Bradley Snyder clearly has outlined his athletic goals.
He wants to compete in the London 2012 Paralympic Games in swimming. Then, in 2016, when paratriathlon makes its Paralympic debut at the Rio de Janeiro 2016 Paralympic Games, he would like to qualify in that event.
A first-year Paralympic athlete, Snyder won four swimming gold medals and three track and field gold medals at the 2012 Warrior Games presented by Deloitte, which were held in May at the U.S. Olympic Training Center in Colorado Springs. Beginning June 14 at the Bismarck State College Aquatic and Wellness Center in Bismarck, N.D., the Navy Lieutenant will attempt to qualify for the 2012 U.S. Paralympic Team at the Paralympic Swimming Trials.
In preparing for the trials, while he was also beginning an internship with an analytical company in Baltimore, Snyder has covered 20,000 yards of swimming per week, or about 4,000 yards five times a week.
“I’m in a groove,” Snyder said. “I’m real happy with what’s going on.”
“I hope he makes it through the trials and earns his way to London,” said Bill Roberts, Snyder’s coach at the Naval Academy from 2003 to 2006.
Snyder, a 2006 graduate of the Naval Academy, lost his eyesight in September 2011 when an Improvised Explosive Device (IED) went off during a day of military operations in Afghanistan. The incident happened while he was assisting in the evacuation of other military soldiers caught up in a different IED explosion. He considers himself to be fortunate. The explosion was far enough in front of him that his only injuries were lacerations to his face, a shattered eardrum and the permanent blindness.
“Outside of that,” he says, “I was completely healthy. I actually walked away from the incident.”
Just nine months later, Snyder is looking forward once again to wearing the colors of the United States in London. A former captain for the Navy swim team and a former high school swimmer in St. Petersburg, Fla., Snyder will compete in four events at the 2012 U.S. Paralympic Swimming Trials: the 50 free, 100 free, 400 free and 100 fly.
“The 400 free, I think, is my best chance of making the team, and it’s also the event I feel the most comfortable in,” Snyder said.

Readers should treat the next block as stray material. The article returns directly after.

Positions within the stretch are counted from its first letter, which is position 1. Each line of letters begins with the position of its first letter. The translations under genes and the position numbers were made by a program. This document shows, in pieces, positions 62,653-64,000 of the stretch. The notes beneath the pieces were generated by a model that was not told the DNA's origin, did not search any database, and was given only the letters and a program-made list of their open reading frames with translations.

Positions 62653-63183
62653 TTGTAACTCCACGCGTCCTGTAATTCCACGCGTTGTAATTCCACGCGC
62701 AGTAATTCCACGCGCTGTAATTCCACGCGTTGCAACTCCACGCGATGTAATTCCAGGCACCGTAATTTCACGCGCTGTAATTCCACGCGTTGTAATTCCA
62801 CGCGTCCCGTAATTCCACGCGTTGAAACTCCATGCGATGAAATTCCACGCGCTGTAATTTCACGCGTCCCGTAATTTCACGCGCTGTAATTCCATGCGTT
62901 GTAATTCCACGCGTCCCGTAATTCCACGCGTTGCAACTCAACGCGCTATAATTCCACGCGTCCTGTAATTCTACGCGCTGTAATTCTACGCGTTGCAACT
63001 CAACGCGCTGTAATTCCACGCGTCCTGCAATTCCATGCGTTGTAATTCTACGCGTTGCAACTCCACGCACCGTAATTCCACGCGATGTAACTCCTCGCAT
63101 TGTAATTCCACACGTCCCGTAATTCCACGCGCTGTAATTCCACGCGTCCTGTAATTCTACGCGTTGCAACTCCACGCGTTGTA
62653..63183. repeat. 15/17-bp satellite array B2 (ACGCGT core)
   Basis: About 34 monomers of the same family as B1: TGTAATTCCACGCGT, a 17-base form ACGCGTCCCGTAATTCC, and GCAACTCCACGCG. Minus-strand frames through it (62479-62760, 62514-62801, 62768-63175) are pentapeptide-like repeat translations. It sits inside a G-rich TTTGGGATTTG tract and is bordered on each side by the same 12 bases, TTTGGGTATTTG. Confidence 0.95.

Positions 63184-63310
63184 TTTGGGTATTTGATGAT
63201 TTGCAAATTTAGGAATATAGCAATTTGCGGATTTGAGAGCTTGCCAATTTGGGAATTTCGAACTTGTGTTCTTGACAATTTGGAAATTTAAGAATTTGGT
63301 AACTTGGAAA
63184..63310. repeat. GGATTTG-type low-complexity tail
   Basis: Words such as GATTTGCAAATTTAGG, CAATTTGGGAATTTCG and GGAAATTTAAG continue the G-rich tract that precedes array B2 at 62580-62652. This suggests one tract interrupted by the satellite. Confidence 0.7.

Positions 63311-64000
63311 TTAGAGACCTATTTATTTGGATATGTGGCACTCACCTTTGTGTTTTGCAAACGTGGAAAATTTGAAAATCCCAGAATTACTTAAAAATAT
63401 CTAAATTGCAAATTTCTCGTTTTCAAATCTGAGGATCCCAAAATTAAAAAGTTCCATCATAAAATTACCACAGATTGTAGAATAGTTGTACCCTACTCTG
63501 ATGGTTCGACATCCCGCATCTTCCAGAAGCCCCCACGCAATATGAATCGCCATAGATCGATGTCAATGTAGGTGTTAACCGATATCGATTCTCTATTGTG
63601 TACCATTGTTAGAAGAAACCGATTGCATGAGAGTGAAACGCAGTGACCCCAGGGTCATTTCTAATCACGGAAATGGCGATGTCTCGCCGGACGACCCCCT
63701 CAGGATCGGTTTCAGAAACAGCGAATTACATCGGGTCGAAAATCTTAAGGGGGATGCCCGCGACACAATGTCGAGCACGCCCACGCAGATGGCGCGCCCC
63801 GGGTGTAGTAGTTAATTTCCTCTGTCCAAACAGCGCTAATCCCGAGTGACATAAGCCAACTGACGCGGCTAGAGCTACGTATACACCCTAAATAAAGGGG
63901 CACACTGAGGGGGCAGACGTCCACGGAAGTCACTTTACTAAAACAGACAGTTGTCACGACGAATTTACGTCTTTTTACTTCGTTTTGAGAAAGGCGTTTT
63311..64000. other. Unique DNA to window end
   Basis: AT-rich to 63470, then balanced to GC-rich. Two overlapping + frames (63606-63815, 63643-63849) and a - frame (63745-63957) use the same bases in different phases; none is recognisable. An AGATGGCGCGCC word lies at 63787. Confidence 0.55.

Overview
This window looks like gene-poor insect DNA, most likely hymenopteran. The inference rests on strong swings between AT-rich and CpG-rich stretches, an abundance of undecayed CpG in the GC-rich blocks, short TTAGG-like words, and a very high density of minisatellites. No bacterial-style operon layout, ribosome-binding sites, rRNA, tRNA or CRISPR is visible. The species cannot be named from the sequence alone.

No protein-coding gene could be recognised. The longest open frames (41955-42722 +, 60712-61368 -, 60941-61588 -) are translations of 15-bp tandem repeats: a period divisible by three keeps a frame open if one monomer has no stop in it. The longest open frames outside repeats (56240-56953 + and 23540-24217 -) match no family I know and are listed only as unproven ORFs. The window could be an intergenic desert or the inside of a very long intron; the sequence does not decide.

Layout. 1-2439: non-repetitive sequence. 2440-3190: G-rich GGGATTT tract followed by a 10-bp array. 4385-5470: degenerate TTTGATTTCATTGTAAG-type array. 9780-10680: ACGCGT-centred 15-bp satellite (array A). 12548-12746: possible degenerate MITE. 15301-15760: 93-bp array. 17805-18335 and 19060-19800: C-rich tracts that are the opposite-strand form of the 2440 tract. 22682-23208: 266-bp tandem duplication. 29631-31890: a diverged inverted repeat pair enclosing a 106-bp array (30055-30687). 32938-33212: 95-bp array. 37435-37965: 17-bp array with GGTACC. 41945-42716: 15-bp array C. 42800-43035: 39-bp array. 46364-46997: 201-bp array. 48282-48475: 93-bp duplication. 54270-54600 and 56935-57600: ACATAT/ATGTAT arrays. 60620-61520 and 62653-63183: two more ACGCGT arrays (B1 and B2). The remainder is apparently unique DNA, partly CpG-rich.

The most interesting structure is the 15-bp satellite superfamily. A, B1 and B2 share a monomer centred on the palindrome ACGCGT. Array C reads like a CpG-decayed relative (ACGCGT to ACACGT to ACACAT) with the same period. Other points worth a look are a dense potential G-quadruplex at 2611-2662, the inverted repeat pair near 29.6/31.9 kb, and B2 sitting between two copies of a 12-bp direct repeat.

Most of all, he wants a chance to be on the team.
“Competition is wonderful, especially when you’re on your high school team and you’re competing against other high schools, then it’s even better when you go to college and you’re on a college team going against other colleges,” Snyder said.
“But when you can say that you’re representing the country of the United States against other countries internationally, I think that’s the pinnacle of competition. And if you do that on a stage like the Paralympic Games or the Olympic Games, it’s arguably the best representation of competition as a whole.”
And once the 2012 Paralympic Games are over, Snyder will twist his focus toward the Rio de Janeiro 2016 Paralympic Games and paratriathlon. He plans to begin running next fall, purchase a tandem bike and train with his brother, Russell, who was his guide at the Warrior Games.
“I’d really like to participate in that (paratriathlon) and do as well as possible,” he said.
Snyder’s support network of family and friends has been instrumental in his recovery. Following the incident in Afghanistan and an extended hospital stay, he returned home to St. Petersburg.
He threw out the first pitch at a Tampa Bay Rays baseball game in April. And he reconnected with McGee Moody, who recruited Snyder to Navy swimming before Moody moved on to become coach at the University of South Carolina.
When the Naval Academy swim team went south for a training trip over the Christmas 2011 holiday, the entire team went to the Snyders’ home for a spaghetti lunch hosted by Brad’s mom.
“I was able to touch base with a lot of the graduating seniors (and) the new freshman on the team,” said Snyder, a captain of the swim team his senior year. “I felt a kinship with the current roster, as well as all of my alumni friends.”
And when Snyder spoke, those Navy swimmers were listening.
“When Brad was speaking to the team, you could hear a pin drop,” Roberts said. “He definitely commanded immediate attention and respect, and well-deserved, of course.”
Imagine the response should he become a Paralympian this summer.